If we analyze further, this dress code gravitates to the temple premises when there are some festivals that enhance the youthful energies at various levels. It is not always religions, I should say. In Kerala most of the temple festivals are related to the harvest that happens by the month of March. The months that follow before Monsoon, that means the months of April and May are full of festivals in Kerala. During these festival days, the youngsters go to these temples wearing these religious marks but that does not mean that all of them have hardcore Hindutva ideology. I have seen the local communist party offices open every day by some party workers after lighting a lamp or incense sticks. It is not necessary that they do it before the photographs of the gods. But one could miss the photographs of Karl Marx, Engels, EMS Namboothirippadu, P.Krishna Pillai and so on not far from the invisible altar. There are two types of dhotis in Kerala; white and colourful ones. The latter is called Kaili or lungi or pesa. White dhotis are always worn by people who have a stable income or are generally rich. It exudes some kind of social dignity. An average Malayali boy establishes his social dignity and maturity by wearing a white dhoti. He has to practice how to wear it folded right up to the knee but not by obscenely flaunting the thighs. Also he has to learn (to prove his social worth) to ride a cycle without folding a white dhoti. These cultural trappings are extremely important to a Kerala youngster. The second category of dhoti, which is kaili is not gender specific. It could be worn by both men and women. There used to be kailis only with horizontal and vertical lines. Gulf returnees brought liberally designed lungis with big flowers blooming at odd places. With the folding of a lungi and the measures of thighs exposed could determine the cultural upbringing of a youth in Kerala. 

It was in this socio-cultural landscape, K.J.Yesudas, the well known singer came with his set of Ayyappa devotional songs. He had established his music studio in Trivandrum called Tharangini and it was pertinent for him to churn out devotional songs of various kinds depending on the season to satisfy the audio culture of the god fearing Malayalis. One of the songs that became a huge hit went like this: ‘River Ganges takes birth in Himalayas while the River Pamap takes birth in Sabarimala’. The second stanza of the same song goes like this: ‘Devotees wear saffron and go to Varanasi and they wear black when they go to Sabarimala’. Sabarimala being the most famous pilgrim centres in Kerala and Lord Ayyappa, the residing deity of this forest temple, most of the people irrespective of religion went to this place wearing whatever clothes they wanted. It was not necessary that one should wear black clothes when they went to Sabarimala. Devotees from Andhra Pradesh and Tamil Nadu chose to wear black because their preference black had a lot of do with the anti-Brahminical stance of the Dravidian parties. Also legends said that Lord Ayyappa was a Buddhist deity who was later got co-opted by the Brahminical Hinduism. The Dravidian lineage of Lord Ayyappa must be a reason for the devotees’ choice of black clothes, though it was not underlined till 1980s. Famous actor Amitabh Bacchan visited Sabarimal after his life threatening accident, wearing black. So many celebrities started visiting the place followed by this famous visit of the super star. We should also see the possibility of black becoming an official dress of Sabarimal thanks to the arrival of the colour television in 1980s, with them beaming the visuals from the temple to thousands of households in Kerala, which influenced the visual thinking of the devotees.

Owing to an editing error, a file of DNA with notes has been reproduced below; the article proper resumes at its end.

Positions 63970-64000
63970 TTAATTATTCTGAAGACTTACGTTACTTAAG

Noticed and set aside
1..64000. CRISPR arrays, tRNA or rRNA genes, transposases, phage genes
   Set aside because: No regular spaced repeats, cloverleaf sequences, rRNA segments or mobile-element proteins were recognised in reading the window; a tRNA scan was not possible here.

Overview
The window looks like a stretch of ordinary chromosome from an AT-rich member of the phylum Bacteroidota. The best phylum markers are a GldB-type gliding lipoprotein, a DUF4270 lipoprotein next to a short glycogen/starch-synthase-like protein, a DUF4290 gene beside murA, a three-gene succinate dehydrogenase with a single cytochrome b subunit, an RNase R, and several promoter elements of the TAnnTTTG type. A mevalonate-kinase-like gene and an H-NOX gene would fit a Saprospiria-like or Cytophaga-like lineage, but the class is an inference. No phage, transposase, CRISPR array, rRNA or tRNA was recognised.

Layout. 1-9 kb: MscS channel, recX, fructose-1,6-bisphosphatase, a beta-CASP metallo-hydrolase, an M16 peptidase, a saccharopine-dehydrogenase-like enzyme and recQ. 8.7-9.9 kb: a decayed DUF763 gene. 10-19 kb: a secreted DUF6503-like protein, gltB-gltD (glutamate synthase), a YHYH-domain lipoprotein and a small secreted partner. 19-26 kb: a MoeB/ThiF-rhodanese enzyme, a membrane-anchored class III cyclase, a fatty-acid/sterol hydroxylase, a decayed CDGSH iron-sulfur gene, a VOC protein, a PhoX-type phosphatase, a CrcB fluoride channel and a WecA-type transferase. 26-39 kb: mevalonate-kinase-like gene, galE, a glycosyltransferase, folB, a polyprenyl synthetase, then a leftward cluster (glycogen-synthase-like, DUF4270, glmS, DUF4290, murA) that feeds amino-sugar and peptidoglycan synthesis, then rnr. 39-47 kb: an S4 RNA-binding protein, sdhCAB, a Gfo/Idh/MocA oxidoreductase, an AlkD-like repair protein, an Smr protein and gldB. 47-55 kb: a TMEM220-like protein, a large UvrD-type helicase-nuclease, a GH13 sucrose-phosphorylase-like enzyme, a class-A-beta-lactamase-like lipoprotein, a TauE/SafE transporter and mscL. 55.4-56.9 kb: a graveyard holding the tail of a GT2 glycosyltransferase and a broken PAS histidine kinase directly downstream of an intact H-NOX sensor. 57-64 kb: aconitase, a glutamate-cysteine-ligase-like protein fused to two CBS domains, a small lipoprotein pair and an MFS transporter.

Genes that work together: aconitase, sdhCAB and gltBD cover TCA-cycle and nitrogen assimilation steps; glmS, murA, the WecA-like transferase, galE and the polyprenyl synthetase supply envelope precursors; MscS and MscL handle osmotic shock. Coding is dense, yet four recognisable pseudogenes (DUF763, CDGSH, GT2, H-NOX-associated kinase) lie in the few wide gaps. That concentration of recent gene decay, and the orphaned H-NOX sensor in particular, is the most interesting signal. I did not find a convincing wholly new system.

There was a time in Kerala when people asked anybody who grew beard or wore saffron clothes whether they were going for pilgrimage or had renounced the world. Beard and saffron clothes, as I mentioned elsewhere, are still etched in the minds of the Indian people as part and parcel of detachment from the worldly affairs. However, with the recent release of the movie titled ‘Premam’ (Love), and also with the heroes in this move wearing black clothes, white dhotis and sporting thick beards have brought in a new situation in Kerala that nobody any longer asks someone about their worldly detachment upon seeing a beard or black or saffron dhoti. Initially the saffron coloured dhoti was worn by the people who used to work in and around the temples. With a new market opening for the coloured lungis, youngsters started wearing multi coloured lungis. They predominantly chose to wear saffron lungis because it gave some nascent sense of authority and piety. Without being a hardcore Hindu (Hindutva ideologue), one could get an ‘identity’ which is at once confirming and rebelling, in the social sphere. It was something similar to the Kerala women ‘virally’ choosing to wear a gown called ‘nightie’ as their ‘power dressing’. Availability, affordability and convenience were the reasons that made women to choose this cloth. Same was the case with the saffron dhotis. The design was/is simple and is convenient to do any kind of daily chores. The advantage of both the nighties and saffron lungies is this that both of them remain or look ‘clean’ despite the layers of grime, soot and dirt collected on them. Even if someone sees that it is dirty, one could easily pass it off as a part of the daily grind.